If legal action were to be taken based upon Hebborn’s assertions or the publication and acceptance of them, the courts would be faced with an intriguing issue to decide – they would have to ask “What is the true provenance of the drawings which Hebborn claims were made by him?” Are they by him or are they originals? Is his story a money-spinning hoax? If they are by him is he guilty of dishonest deception? Did he truly deceive the art experts or were they negligent in their methods of authenticating the works ? Should the issue of what a work of art, and if so, is it original be a legal one?

The Mail on Sunday’s story is gleefully written, not just about an apparent artistic hoax, but as an expose of the values of the art market as a whole, which that journal naturally despises – it seems – in any event. The emperor’s new clothes?

This con doesn’t matter because they’re all a bunch of con artists anyway. Leaving the law and the gutter-press aside for a moment, surely it matter’s to everyone whether the thing they are buying is what they think it is, and worth the price they are willing to pay for it.

Does it not matter to artists trying to produce meaningful work that their authorship has been falsely attributed? Whether we like it or not artists are taken for and valued by the work they have produced; they prefer to be judged by their own work and not by a hotchpotch of fakes, fudges or copies. There is a simple and effective way that contemporary artists can protect themselves. They should write their own provenances, before the fakers, forensic and art experts and courts of the future do it for them. They can do this by documenting their work – writing down a description of its dimensions, materials, when it was made, how it was made, and taking photographs of it. When the work passes from the artist’s possession, the new owners should be given a copy of the artist’s original provenance, with the new ownership clearly marked on it, and this should be updated whenever the work changes hands again. Artists should also keep the original document and update it wherever possible – just like the title deeds to freehold property.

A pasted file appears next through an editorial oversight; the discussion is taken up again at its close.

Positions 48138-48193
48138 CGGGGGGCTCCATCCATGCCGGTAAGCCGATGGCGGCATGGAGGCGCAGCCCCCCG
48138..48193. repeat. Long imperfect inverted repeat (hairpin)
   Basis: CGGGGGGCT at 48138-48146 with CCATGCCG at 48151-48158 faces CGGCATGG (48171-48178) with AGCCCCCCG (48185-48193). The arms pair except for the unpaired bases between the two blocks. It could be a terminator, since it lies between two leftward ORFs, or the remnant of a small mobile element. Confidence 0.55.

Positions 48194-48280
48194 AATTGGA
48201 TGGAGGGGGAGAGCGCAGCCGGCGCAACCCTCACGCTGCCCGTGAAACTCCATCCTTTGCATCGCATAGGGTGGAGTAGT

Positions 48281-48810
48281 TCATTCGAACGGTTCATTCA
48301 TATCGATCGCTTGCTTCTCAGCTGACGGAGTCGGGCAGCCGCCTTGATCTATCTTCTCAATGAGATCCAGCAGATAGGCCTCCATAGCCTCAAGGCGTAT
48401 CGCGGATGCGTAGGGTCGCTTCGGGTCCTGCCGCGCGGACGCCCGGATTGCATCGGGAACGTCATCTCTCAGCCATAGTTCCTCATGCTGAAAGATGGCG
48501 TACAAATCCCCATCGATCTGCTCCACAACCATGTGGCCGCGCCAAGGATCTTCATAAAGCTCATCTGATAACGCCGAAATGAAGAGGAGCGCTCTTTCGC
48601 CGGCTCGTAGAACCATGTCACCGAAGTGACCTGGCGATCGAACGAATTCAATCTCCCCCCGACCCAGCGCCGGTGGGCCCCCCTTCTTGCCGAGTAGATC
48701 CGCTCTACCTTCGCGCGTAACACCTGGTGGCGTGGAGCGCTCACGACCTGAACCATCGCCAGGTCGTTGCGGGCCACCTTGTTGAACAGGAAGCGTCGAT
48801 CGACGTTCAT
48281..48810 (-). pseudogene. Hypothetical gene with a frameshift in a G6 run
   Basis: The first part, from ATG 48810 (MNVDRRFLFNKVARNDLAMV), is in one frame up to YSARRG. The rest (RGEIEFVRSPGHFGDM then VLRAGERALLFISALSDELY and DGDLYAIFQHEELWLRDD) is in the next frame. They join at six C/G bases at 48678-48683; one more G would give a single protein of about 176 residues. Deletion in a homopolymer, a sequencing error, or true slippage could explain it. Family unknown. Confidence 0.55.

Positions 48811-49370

If more individual artists took up this practice, as many already do, it would eventually become difficult, perhaps impossible, for anyone without the correct documentation to claim that a work was made by a particular artist. It would also resolve, perhaps avoid, conflicts over ownership, since it could be safely asserted that work clearly belonged to the original artist until the documents proved otherwise. Furthermore, such documentation could clarify copyright and moral rights, the subject of so many disputes because there is no documentation and/or the artist is deceased. In these ways, not to have the written provenance of a work by a particular artist in future would be so unusual as to make anyone offered it for purchase suspicious – either of it being an original, or of it being stolen. Individual artists could gain some protection in these ways, but if the practice became universal – perhaps even a legal requirement – present and future generations of artists, dealers, collectors, and historians would be saved from themselves. Perhaps we would all be saved from the likes of the Mail on Sunday.

*© 1973/4 Ram’s Horn Music.

© Henry Lydiate & James Odling-Smee 1991

This article is from the Artlaw Archive of Henry Lydiate's columns published in Art Monthly since 1976, and may contain out of date material. The article is for information only, and not for the purpose of providing legal advice. Readers should consult a solicitor for legal advice on specific matters. Artists can get free online legal information from Artquest.